Tuesday, February 16, 2010

arqueológico noir

Plunder of the sun [DVD]. Warner Bros. presents a Wayne-Fellows production; produced by Robert Fellows; screenplay by Jonathan Latimer; directed by John Farrow. Based on the novel by David Dodge. Originally released as a motion picture in 1953. Special features: Commentary by Peter Ford and Frank Thompson; On location with Glenn Ford; Sean McClory; Plundering history. Performers: Glenn Ford, Diana Lynn, Patricia Medina, Francis Sullivan.

style ***
substance ***

Film noir buffs are divided as to whether Plunder of the Sun is genuine noir or not. I include it here because of its heist/missing treasure plot and its shadowy look (the latter is actually quite strikingly done; kudos to director John Farrow and cinematographer Jack Draper). Two more strengths: 1) it’s refreshing to see a movie about Mexican archaeology that’s not a horror film; 2) the novelty of the filming locations (Oaxaca, Mitla and Monte Alban).

Looking great at forty-ish, Glenn Ford is solid as always. Here he's part villain and part hero, and seems bemused much of the time as he tries to locate some sort of mislaid Aztec parchment. His leading lady Patricia Medina is terrific. I’d never heard of her until this film, and her exotic looks make her perfect for the part: she's absolutely gorgeous in every scene she's in, though I was never sure, even at the end, whether she was a femme fatale or virtuous heroine.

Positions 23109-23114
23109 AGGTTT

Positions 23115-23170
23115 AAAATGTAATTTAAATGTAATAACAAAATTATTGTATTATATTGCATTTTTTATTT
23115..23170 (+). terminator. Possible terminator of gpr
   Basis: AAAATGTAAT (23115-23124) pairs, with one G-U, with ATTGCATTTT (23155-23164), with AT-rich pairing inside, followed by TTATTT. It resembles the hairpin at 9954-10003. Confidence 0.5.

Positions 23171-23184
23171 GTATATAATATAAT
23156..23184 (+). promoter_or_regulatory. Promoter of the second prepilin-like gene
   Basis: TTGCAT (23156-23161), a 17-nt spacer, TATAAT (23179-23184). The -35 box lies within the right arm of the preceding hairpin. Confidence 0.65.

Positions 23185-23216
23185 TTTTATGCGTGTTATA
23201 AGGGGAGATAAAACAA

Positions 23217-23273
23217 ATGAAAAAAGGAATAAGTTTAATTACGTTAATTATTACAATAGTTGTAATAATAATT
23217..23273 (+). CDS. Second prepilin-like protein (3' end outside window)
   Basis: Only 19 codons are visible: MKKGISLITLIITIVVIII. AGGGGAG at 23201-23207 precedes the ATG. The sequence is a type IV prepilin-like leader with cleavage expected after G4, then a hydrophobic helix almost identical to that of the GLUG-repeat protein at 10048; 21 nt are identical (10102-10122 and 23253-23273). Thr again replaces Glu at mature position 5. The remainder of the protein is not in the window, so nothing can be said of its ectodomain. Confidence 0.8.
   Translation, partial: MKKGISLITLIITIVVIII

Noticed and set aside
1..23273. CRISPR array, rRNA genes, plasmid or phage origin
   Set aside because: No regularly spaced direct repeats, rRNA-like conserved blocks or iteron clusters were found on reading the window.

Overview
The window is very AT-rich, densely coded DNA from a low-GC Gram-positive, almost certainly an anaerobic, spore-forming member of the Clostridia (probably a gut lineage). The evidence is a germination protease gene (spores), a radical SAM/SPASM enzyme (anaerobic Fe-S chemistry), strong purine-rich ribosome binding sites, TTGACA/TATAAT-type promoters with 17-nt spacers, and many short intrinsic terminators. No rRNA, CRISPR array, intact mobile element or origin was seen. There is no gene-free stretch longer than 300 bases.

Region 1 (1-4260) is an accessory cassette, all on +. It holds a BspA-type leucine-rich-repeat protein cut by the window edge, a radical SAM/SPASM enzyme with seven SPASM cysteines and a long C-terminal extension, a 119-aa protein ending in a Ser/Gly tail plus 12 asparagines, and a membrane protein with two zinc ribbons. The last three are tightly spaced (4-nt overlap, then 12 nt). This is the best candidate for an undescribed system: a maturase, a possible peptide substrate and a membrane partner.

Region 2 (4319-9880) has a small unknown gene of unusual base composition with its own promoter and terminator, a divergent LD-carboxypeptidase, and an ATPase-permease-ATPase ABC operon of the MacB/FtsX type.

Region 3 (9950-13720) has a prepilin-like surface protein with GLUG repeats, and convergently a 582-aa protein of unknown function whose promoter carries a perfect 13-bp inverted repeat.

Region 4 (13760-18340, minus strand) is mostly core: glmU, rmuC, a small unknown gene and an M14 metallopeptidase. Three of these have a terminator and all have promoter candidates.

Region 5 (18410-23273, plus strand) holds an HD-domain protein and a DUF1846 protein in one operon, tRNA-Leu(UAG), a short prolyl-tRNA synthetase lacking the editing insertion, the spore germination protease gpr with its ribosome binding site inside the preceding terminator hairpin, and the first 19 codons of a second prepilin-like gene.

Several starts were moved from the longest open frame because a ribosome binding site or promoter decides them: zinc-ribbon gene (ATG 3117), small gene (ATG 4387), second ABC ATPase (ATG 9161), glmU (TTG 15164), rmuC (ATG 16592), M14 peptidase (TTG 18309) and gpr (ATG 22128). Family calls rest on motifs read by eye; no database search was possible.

But the great coup of the story - and the casting - is the group of eccentric characters who are sprinkled around the nominal leads: Francis Sullivan as an obsessive collector; a Gloria Graham-esque Diana Lynn as an oversexed American tourist; and the, alas unidentified, singer of  “Sin Ella” at the saloon in Havana. Miss Lynn in particular practically steals the movie from nominal femme fatale Patricia Medina.

First among supporting equals is surely Sean McClory’s oily villain, an excommunicated archaeologist named Jefferson who is Glenn Ford’s principal rival in tracking down the McGuffin-like treasure. McClory steals every scene he’s in, despite (or perhaps because of) his albino looks. What’s up with that bleached hair and shades, anyway? Whatever the intentions of the scriptwriter and director, it all gives a fey element to an already offbeat, vaguely sinister character. In any case, it's a marvelous performance by McClory.

A curious little movie, then, alternatingly compelling and boring, and with more than a few touches of The Maltese Falcon. The real star of Plunder, of course, is the authentic Mexican atmosphere, so effectively underscored by Antonio Díaz Conde's brash, idiomatic  score. In sum, Plunder of the Sun is not quite an undiscovered masterpiece, but rather a well-heeled, quasi-noir adventure film, definitely worth a watch. Raiders of the Lost Ark with feeling, if you like.

1 comment:

  1. O tesouro do templo do Sol, Editormex, 1964